Published in the January 9, 2018 edition.


WAKEFIELD — The Board of Selectmen last night elected to take no action against the Dockside Restaurant in response to an incident last November involving a highly intoxicated couple who told police that they had been drinking at the Greenwood bar. The outcome left Police Chief Rick Smith with continuing concerns about the safety of the public and his officers.

“Our goal is to ensure safety and to forward issues to the (liquor) licensing authority,” Smith said today.

At a hearing before the board last night, Chief Smith summarized the events of Saturday evening, Nov. 4, 2017. Board members also had the detailed reports of the responding police officers.

Smith said that Sgt. Jon Burnham was engaged in an unrelated traffic stop on Main Street in the area of J.J. Round Playground when he observed a man and a woman walking north on Main Street. Moments later he heard a female scream and saw that the woman was now lying on the ground. The man walked out into the street and then back to the woman.

Officer Burnham, according to his report, radioed for backup and began approaching the pair. The man was extremely agitated and both he and the woman appeared to be extremely intoxicated, according to reports later filed by Sgt. Burnham and Officer Russell Carman, who had arrived on scene. Officers noted a strong odor of alcohol from both the man and the woman.

The man told Sgt. Burnham that the he and the woman had been drinking at the Dockside, according to Burnham’s written report.

The woman was uncooperative and denied needing any help, Carman noted in his report, even though she “was very confused and she was unaware of where she was. Her words were slurred and she was unable to stand.”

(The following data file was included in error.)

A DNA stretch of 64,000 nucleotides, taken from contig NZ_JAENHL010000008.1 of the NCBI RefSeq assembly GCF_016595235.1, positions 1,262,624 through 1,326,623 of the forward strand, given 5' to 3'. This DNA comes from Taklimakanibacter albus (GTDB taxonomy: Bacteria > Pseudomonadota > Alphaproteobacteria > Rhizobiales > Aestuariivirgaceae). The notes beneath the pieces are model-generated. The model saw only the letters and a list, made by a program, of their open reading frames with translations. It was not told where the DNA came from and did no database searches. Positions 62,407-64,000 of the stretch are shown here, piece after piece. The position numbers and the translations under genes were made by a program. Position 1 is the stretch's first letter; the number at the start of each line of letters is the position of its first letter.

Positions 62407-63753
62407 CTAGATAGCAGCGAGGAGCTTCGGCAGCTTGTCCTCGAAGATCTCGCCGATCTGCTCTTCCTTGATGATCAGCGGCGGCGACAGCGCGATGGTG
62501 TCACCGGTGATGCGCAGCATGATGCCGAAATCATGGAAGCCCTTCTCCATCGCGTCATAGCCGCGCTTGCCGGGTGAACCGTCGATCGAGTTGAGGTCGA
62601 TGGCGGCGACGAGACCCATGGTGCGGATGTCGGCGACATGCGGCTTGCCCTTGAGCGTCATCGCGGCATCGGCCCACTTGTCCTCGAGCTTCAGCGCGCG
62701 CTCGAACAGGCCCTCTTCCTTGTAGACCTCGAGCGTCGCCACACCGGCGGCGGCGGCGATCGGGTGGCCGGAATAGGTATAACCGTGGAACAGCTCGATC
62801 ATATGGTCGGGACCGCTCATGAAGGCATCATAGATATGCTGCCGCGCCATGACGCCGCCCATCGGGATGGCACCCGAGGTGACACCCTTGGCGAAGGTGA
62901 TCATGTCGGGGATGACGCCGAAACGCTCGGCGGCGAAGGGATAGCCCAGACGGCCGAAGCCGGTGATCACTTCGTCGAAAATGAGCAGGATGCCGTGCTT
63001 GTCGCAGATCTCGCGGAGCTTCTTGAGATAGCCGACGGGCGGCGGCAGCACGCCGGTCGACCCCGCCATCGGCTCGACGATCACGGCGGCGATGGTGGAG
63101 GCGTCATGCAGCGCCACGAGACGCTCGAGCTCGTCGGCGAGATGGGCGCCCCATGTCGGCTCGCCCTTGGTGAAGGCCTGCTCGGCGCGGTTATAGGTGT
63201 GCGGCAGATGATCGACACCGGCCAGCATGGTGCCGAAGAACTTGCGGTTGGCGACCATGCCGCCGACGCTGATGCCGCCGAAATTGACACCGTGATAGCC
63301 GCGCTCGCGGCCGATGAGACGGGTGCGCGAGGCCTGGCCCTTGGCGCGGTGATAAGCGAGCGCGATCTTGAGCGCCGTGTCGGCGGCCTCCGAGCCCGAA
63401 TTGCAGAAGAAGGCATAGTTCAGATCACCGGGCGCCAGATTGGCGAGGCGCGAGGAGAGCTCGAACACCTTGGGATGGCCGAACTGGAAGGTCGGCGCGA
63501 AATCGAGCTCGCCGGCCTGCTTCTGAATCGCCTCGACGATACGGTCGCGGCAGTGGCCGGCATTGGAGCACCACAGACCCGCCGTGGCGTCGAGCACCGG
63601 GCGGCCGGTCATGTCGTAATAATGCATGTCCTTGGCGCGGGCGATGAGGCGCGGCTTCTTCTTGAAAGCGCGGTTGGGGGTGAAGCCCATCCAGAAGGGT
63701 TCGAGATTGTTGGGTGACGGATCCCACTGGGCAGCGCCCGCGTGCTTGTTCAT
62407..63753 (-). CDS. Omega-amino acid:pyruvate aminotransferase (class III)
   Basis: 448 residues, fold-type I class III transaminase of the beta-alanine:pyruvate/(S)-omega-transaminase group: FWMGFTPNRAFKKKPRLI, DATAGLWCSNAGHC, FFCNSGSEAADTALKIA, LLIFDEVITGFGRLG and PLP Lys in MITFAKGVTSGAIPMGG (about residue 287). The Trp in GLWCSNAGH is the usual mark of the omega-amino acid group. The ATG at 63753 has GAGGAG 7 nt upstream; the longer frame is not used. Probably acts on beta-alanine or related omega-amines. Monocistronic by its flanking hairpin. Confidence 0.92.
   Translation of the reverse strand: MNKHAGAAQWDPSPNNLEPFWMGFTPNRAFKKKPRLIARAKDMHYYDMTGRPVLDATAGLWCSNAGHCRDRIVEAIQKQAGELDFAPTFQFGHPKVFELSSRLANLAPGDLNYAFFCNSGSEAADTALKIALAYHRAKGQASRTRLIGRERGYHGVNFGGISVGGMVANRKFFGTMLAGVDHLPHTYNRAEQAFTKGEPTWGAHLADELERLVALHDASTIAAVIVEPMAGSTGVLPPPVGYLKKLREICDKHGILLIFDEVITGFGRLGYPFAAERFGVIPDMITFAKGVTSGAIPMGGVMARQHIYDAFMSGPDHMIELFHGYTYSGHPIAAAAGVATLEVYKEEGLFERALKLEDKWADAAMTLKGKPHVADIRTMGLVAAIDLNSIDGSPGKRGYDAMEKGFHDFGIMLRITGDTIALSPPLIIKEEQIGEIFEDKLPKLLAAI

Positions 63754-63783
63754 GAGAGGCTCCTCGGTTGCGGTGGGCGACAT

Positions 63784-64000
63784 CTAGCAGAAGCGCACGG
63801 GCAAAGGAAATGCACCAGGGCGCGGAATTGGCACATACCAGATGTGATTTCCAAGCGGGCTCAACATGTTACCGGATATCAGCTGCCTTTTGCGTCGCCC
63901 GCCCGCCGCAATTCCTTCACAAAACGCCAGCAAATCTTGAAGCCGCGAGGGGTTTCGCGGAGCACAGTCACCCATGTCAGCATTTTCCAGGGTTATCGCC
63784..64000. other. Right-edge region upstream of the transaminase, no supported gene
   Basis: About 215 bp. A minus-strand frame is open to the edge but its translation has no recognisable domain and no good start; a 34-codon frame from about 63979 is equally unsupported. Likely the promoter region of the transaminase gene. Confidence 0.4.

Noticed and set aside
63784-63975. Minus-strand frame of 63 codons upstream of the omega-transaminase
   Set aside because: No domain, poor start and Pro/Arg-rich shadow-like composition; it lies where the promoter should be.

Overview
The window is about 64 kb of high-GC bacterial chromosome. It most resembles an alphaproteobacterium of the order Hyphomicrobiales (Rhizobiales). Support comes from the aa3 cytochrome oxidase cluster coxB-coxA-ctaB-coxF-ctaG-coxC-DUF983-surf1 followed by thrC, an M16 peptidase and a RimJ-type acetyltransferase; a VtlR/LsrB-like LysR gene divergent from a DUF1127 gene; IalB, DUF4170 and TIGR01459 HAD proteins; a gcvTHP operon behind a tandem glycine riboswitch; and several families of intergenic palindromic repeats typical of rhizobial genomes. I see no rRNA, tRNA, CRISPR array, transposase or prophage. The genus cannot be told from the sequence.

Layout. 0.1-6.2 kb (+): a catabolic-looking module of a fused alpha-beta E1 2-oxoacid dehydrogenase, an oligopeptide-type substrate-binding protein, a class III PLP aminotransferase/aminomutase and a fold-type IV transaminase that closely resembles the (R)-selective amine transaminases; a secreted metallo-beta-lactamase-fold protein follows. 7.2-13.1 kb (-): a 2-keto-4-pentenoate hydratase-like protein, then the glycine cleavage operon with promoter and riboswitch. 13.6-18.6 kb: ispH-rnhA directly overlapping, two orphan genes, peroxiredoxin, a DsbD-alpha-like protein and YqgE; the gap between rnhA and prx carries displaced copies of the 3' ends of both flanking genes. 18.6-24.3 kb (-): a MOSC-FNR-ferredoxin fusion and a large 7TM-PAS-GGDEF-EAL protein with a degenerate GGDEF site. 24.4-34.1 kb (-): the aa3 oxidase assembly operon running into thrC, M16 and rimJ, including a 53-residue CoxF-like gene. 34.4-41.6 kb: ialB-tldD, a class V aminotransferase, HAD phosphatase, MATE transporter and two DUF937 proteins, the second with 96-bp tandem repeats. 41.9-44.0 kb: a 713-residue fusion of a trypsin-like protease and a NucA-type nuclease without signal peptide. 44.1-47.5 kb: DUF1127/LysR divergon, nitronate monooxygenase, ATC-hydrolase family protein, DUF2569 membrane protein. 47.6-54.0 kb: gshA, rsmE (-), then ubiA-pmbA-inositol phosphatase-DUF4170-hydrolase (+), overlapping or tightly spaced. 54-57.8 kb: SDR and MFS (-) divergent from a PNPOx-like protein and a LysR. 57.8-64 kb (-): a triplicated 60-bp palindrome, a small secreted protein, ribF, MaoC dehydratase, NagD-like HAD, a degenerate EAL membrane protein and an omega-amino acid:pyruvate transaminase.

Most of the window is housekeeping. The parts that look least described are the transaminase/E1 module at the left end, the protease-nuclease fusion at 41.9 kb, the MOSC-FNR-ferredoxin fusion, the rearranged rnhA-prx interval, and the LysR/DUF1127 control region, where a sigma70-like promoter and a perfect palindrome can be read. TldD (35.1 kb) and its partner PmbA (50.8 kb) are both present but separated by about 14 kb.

As Officer Carman was attempting to assist the woman, the man repeatedly tried to interfere, Smith told the selectmen at last night’s hearing. He began flailing his arms and yelling at officers according to their reports. He became assaultive and resisted when they tried to place him in handcuffs for his own protection.

The man continued to try to interfere with paramedics who had arrived and were tending to the woman. The man ultimately had to be taken to ground and hit with a taser twice before officers could handcuff him, Smith said. He was later taken to Melrose-Wakefield Hospital and the woman was taken to Winchester Hospital.

No charges were filed against either the man or the woman.

The selectmen next heard from Dockside owner Jack Urbaczewski and his attorney, Steven Grant of Saugus.

Grant assured the selectmen that Dockside “takes these matters very seriously and has extensive policies and procedures in place to prevent these things from happening.”

Grant provided board members with copies of relevant handbooks, manuals, policies and procedures covering alcohol protocol that employees are required to read and sign. He said that as soon as Urbaczewski was notified of the incident, he took steps to ascertain what happened.

He said that bartenders fill out logs and reports at the end of each shift noting any incidents that may have occurred. He said that none of the logs or reports made any reference to the pair in question or to any intoxicated individuals that night. Grant insisted that Dockside employees take pride in the restaurant and have an incentive to comply with the rules, especially with regard to serving alcohol.